In my father’s last days, his hunger vanished.
As he shrunk like a hollowed out husk, his spirit being gathered by the very hand of God, his appetites died within him. The hospice nurse handed me a pamphlet about the stages of death and closed her palm gently over the back of my hand.
“Fluid and food decrease. Your loved one may want little or no food or fluid. The body will naturally conserve energy required for the task ahead. Food is no longer needed. As the end-of-life physical changes occur, your loved one is completing important work on another level. Emotional and spiritual changes may be manifested. An IV can be used for your loved ones comfort if oral intake is not possible. Loss of appetite is one of the final stages of death.”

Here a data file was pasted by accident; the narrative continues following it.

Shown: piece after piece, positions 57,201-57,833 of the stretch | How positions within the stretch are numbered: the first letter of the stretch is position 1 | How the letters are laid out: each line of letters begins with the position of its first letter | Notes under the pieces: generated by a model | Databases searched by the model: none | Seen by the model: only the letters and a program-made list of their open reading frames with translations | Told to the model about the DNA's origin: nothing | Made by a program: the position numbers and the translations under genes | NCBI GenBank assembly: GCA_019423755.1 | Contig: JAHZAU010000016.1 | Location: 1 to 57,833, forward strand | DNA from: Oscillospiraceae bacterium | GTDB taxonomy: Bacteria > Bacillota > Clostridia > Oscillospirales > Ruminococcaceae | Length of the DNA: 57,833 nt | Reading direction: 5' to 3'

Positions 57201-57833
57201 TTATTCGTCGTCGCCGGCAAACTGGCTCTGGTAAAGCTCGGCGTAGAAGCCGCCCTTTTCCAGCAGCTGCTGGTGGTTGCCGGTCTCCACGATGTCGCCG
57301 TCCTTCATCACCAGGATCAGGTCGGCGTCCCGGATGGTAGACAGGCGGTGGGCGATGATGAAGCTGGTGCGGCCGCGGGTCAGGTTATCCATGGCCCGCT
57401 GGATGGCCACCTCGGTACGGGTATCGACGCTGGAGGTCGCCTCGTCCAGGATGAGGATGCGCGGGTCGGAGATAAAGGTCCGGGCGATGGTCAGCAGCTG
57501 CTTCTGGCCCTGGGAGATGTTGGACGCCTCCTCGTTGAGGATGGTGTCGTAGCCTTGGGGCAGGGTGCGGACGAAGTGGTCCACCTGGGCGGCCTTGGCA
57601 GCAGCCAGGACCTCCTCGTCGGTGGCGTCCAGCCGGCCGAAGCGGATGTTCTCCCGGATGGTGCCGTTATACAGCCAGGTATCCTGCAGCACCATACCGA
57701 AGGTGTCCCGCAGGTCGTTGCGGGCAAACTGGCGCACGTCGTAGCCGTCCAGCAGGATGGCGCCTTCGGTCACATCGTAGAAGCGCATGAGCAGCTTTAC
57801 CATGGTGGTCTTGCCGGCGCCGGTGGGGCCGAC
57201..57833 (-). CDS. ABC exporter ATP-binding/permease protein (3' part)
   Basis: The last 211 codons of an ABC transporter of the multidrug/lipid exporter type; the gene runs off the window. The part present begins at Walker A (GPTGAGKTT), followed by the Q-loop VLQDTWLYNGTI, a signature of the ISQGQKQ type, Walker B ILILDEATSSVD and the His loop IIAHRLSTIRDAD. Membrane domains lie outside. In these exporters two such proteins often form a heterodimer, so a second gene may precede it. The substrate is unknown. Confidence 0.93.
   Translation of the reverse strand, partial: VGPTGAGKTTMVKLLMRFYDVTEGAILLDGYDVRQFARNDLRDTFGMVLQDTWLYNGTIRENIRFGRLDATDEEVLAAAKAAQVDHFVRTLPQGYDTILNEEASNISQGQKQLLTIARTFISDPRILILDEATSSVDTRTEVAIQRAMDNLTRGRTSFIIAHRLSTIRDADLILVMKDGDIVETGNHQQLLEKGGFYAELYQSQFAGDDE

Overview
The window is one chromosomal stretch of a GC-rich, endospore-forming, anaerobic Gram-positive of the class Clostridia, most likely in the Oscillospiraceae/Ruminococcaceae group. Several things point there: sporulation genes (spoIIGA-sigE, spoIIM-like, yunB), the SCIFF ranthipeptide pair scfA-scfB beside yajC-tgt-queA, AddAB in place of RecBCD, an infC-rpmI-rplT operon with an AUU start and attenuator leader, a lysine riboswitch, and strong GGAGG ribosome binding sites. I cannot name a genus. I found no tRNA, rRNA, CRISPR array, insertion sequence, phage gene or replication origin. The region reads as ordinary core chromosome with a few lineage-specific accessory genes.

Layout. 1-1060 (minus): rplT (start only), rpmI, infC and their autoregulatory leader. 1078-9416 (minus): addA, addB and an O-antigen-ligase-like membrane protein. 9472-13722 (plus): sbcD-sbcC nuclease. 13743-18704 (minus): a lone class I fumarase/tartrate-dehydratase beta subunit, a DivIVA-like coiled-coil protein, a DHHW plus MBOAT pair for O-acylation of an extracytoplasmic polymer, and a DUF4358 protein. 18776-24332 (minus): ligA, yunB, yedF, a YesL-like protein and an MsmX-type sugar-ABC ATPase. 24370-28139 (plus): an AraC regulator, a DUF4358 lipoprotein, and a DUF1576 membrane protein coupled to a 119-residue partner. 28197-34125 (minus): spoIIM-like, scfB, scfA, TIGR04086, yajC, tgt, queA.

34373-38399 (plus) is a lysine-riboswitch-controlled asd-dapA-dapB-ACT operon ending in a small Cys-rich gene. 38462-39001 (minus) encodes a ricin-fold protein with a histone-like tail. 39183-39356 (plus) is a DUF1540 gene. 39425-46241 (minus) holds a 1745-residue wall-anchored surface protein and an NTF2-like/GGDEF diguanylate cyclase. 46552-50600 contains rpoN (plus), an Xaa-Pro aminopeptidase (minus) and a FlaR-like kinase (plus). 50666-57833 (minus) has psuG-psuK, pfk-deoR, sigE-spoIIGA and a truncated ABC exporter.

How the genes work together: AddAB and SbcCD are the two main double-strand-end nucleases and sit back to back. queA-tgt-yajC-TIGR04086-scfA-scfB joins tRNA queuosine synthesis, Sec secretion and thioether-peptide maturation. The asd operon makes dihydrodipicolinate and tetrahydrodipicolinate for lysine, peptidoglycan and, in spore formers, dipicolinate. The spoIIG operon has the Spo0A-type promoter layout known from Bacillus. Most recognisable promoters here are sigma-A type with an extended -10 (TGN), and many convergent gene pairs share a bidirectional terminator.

Skilled hands slipped on latex gloves and threaded an IV into his veins to keep him hydrated and to limit pain but his lips had already spoken their last words and eaten their last bites. His eyes never opened again.
He slipped easily from consciousness into a hushed body I no longer recognized as my dad.
I didn’t know my dad without his appetite for life.